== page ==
“In L.A., you have a sense of what people want from you from the moment you enter a room,” he says. “They’d say, ‘Why don’t you do this with an accent?’ Everybody assumed I was Mexican. For them, there was no other kind of latinidad.”
Working with Castellanos for the first time, he appreciates the director’s approach to “Fade.”
“He emphasizes the importance of the story, of decolonizing the work. He’s really conscious of not treating this as if it’s just a well-made play. He’s aware of the themes and perspective – this is not a Eurocentric ‘great American play,’” says Alvarez, who is also a playwright and teacher.
The actor is also intrigued by the way Saracho explores class in “Fade” and impressed by her craft.
“Class is something we don’t talk about as much as ethnicity. We can get very myopic regarding our own experiences,” he says. “The play is clever, funny, light and not so light, accessible. Once you start to inhabit the character, you realize this is really smart. There’s such rich nuance.”
As for Saracho, her continuing success in Hollywood has meant she’s essentially stopped writing for theater. Outspoken as ever, she has plenty to say about what Latinas encounter in both worlds.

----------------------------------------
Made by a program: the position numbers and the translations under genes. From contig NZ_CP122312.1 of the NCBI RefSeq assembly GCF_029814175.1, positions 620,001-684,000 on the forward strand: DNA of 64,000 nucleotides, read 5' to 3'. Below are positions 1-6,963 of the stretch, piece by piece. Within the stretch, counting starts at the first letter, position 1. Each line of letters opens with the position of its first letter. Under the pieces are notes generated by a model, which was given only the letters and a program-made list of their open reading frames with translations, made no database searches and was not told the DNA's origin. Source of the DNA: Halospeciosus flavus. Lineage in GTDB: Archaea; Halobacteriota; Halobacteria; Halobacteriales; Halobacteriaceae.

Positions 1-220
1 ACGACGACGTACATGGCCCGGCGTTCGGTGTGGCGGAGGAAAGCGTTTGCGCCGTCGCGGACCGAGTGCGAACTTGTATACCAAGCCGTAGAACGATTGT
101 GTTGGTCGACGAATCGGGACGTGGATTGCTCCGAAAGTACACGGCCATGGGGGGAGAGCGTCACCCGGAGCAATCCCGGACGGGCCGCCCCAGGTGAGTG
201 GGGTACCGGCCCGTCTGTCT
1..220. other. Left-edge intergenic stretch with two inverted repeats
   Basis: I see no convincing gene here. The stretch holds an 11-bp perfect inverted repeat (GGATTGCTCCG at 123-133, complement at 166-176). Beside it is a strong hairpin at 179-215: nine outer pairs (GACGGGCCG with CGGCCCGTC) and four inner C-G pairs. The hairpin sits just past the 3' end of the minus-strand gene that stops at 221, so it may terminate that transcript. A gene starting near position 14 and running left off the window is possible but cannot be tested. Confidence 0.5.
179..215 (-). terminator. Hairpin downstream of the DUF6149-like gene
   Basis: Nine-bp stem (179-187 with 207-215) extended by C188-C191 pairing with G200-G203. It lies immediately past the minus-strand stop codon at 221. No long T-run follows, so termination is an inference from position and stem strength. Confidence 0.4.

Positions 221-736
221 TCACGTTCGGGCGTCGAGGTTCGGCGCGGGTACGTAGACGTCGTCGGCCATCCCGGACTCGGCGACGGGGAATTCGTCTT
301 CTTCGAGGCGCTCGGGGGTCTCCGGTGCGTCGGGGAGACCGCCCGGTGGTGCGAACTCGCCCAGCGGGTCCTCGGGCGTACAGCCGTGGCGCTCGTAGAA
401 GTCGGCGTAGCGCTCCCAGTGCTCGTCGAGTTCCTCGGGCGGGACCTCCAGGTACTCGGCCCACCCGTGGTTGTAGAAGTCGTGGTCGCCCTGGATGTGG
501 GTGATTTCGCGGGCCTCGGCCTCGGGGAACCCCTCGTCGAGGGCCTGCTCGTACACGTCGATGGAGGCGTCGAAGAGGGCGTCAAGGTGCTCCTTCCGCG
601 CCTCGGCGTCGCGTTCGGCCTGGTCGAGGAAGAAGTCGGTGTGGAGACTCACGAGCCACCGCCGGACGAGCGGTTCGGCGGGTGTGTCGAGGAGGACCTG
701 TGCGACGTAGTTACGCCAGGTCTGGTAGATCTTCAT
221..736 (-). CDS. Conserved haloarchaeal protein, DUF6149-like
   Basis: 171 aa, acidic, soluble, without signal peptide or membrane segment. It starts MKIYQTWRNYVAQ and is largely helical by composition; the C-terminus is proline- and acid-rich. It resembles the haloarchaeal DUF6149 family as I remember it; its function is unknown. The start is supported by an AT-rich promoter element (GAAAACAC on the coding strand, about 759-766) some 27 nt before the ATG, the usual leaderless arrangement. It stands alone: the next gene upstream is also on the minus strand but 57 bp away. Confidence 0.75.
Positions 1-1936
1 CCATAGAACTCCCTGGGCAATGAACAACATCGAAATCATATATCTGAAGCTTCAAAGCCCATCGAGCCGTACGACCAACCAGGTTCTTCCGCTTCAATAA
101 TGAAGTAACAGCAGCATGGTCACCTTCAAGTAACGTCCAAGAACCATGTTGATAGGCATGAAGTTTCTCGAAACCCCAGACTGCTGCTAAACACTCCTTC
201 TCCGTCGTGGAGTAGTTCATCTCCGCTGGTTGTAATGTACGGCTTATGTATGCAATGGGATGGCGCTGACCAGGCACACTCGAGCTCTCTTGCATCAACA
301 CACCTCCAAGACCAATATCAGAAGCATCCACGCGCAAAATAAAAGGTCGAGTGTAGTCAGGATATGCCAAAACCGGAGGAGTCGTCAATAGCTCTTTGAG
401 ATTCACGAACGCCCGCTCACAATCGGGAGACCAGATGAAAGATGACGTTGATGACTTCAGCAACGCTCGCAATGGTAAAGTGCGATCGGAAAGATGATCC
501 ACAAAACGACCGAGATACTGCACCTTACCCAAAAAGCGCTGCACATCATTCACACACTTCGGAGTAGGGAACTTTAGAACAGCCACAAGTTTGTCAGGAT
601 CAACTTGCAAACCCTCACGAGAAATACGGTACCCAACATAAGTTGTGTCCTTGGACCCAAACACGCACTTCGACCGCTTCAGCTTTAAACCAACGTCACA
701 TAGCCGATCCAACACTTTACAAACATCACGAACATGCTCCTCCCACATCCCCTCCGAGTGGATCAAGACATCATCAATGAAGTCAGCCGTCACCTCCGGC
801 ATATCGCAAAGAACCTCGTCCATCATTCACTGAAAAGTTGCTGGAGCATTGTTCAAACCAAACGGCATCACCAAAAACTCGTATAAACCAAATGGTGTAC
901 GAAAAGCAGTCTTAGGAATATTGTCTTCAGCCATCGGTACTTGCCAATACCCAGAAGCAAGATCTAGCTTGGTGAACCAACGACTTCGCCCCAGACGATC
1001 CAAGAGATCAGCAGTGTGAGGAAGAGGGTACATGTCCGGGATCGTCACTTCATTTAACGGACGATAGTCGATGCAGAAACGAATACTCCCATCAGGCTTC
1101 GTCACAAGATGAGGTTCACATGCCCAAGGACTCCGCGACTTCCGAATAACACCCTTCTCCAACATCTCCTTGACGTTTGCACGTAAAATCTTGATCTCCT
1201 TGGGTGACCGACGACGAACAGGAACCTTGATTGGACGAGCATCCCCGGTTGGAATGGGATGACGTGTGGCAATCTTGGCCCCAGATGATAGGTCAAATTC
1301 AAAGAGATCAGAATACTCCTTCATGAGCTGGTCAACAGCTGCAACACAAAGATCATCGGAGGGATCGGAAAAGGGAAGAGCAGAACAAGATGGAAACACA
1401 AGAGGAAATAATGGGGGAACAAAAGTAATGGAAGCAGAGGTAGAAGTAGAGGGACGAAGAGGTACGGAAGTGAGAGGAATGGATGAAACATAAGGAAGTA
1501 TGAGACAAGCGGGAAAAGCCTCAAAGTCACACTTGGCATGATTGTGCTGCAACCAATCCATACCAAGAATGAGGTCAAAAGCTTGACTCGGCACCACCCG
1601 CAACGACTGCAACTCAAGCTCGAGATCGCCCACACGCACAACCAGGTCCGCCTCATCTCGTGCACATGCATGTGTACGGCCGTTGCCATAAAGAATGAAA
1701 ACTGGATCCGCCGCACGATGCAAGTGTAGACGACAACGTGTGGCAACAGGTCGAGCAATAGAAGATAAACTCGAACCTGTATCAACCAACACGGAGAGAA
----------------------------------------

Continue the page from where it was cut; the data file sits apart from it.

“In the 16 years I did theater, nothing moved. The talk was great. I would get Latina-related commissions, which is how I got into those (major regional theater) spaces. It was tokenism,” says Saracho, who turned to acting and voiceover work to help pay her rent when she was writing plays. “The American theater does not take care of its playwrights. They have to teach or come to television. The creative voice is not valued in that way. I was mad at the system, the marginalization, not the art form.”
While she loves writing in an extended form for television and film, Saracho remains dubious about Hollywood’s embrace of Latinx artists.
“There was a similar reckoning in the summer of 2020 towards radical inclusion. Now it’s 2022, and James Franco is playing Fidel Castro (in the upcoming movie ‘Alina of Cuba’),” she says. “Change didn’t happen. I think it’s bleak. Hollywood is showing us what they think of us. Erasure is almost worse than stereotyping.”
WHAT: “Fade” by Tanya Saracho
WHERE: GableStage in the Biltmore Hotel, 1200 Anastasia Ave., Coral Gables
WHEN: Previews 8 p.m. Friday, Aug. 19, opens 8 p.m. Saturday, Aug. 20; regular performances 2 and 7 p.m. Wednesday, 7 p.m. Thursday, 8 p.m. Friday-Saturday, 2 p.m. Sunday (additional matinee 2 p.m. Aug. 27), through Sunday, Sept. 18
COST: $45-$75 (includes fees)
INFORMATION: 305-445-1119 or gablestage.org.